By Adrianne Jeffries
In the world of illicit virtual marketplaces, there is one clear leader: Silk Road, which has been in business since February of 2011. However, a few competitors have recently sprung up.
The most visible is Atlantis, which has completely discarded the paranoia and caution that usually accompanies the online drug-dealing industry. Today, the site announced it is planning a "big social media campaign," which kicked off with a video ad done in the style of a cutesy Silicon Valley startup.
The video opens with a cheery tune and a cartoon man in stunner shades and a tie. "Meet Charlie," reads the narration. "He's a stoner, and recently his job made him move cities, and he can't find any dank buds." The movie ends with Charlie getting "high as a kite" after using Atlantis, which the video is sure to note offers "no fees for purchases" and "next day delivery."
Atlantis has also been pitching journalists and offering discounts to top Silk Road sellers.
Isn't it a bit indiscreet for Atlantis to advertise its illegal service so brazenly (and flout YouTube's user guidelines in the process)? Silk Road, by contrast, does not even advertise its address; it must be shared person-to-person or found by following links from deep-web sites such as The Hidden Wiki or other guides to the digital underground.
It's very difficult for the police to crack down on either the operators or users of virtual marketplaces, however, so operating in the open may be the same as operating in the shadows. Owners can station themselves anywhere in the world, taking precautions to protect their identities. Atlantis and sites like it also operate completely under the table using virtual currencies such as Bitcoin and Litecoin. These "cryptocurrencies" also offer users ways to protect their identities. Atlantis and sites like it are only accessible through Tor, the distributed network that anonymizes traffic by bouncing it between nodes around the world.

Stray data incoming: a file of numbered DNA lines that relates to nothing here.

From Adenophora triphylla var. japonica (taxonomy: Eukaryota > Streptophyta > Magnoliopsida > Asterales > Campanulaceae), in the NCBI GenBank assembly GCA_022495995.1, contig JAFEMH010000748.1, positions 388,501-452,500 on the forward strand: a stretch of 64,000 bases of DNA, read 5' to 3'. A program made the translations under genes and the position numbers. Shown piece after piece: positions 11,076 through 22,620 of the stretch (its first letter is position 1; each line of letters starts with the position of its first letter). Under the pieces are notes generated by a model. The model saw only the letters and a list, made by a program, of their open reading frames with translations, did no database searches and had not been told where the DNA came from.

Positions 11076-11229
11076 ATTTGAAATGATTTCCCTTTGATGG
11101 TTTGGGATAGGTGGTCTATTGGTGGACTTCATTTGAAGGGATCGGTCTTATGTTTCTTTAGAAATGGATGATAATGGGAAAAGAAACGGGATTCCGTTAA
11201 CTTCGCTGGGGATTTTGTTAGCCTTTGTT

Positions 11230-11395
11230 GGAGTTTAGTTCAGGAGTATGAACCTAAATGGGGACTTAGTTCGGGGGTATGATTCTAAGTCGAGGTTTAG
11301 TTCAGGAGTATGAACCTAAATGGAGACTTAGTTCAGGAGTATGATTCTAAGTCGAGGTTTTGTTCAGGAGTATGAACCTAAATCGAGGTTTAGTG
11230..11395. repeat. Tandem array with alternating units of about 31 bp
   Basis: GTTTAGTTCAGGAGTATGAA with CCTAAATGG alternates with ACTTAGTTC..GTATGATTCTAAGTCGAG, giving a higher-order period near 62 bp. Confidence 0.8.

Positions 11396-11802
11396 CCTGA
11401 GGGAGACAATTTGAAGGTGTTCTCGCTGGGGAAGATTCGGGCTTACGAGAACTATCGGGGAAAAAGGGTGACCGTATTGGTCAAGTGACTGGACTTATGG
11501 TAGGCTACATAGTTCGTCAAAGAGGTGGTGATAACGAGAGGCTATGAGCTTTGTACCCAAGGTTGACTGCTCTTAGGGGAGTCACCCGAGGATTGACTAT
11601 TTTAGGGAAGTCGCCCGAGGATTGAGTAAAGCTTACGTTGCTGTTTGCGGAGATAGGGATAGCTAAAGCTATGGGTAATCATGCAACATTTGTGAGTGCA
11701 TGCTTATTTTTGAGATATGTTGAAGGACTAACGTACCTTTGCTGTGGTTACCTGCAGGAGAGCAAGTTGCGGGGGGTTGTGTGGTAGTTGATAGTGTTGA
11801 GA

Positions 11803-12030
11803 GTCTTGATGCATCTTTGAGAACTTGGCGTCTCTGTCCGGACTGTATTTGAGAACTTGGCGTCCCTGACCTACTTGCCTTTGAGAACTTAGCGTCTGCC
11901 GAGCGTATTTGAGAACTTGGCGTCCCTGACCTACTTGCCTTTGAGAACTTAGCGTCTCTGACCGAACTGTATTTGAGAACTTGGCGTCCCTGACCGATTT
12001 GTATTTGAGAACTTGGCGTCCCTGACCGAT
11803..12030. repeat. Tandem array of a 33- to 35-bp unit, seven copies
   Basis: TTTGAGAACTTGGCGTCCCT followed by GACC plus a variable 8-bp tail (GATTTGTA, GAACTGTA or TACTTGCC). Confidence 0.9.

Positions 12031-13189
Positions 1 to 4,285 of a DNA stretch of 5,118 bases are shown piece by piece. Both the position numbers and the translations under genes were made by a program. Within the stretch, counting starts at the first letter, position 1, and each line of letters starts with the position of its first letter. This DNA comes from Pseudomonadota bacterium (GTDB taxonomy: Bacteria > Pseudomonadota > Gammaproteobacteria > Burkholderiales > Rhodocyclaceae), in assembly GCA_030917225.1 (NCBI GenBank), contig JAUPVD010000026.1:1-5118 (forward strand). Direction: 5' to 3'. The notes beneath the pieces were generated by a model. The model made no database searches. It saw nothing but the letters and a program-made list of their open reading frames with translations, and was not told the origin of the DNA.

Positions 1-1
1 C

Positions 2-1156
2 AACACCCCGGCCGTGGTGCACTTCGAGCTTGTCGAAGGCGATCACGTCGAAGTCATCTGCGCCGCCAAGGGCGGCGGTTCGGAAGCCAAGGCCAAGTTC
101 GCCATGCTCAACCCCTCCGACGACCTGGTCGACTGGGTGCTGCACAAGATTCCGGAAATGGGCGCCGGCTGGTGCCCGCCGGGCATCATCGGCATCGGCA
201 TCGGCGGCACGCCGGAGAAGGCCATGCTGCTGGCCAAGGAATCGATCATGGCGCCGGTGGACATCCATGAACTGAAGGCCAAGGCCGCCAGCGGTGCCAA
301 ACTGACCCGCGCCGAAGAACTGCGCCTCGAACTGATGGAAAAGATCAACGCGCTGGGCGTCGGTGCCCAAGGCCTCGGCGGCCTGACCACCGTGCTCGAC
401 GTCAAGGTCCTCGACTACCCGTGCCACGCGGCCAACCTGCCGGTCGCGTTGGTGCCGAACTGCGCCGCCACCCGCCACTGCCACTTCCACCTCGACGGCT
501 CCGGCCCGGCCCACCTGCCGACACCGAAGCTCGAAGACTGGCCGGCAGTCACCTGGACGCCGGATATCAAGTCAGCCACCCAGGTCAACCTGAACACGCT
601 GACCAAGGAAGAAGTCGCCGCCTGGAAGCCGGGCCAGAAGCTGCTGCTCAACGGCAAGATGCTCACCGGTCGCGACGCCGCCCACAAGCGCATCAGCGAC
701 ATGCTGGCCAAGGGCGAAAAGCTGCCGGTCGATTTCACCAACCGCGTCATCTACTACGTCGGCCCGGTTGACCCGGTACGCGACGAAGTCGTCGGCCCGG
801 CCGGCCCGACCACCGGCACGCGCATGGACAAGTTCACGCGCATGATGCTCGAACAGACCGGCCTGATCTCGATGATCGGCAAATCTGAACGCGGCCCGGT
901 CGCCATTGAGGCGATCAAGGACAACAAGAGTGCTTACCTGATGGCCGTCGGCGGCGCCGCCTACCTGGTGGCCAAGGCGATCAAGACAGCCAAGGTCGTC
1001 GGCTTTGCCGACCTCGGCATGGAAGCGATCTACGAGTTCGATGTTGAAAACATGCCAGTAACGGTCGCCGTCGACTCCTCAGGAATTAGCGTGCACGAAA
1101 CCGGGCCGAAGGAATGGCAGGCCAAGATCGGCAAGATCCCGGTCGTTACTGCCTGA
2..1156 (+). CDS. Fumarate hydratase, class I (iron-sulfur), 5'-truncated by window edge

Isn't it a bit indiscreet for Atlantis to advertise so brazenly?
"We want to bring attention to the site and bring our vendors more buyers," a user purporting to be the CEO of Atlantis said on Reddit. "Law enforcement is going to be aware of us (and probably already is) regardless of the way we choose to put our product out there."
Atlantis says it has processed more than half a million dollars in sales since it opened in March, so the aggressive advertising strategy may be working. The company is also hiring an online marketer — to be paid in Bitcoin, of course.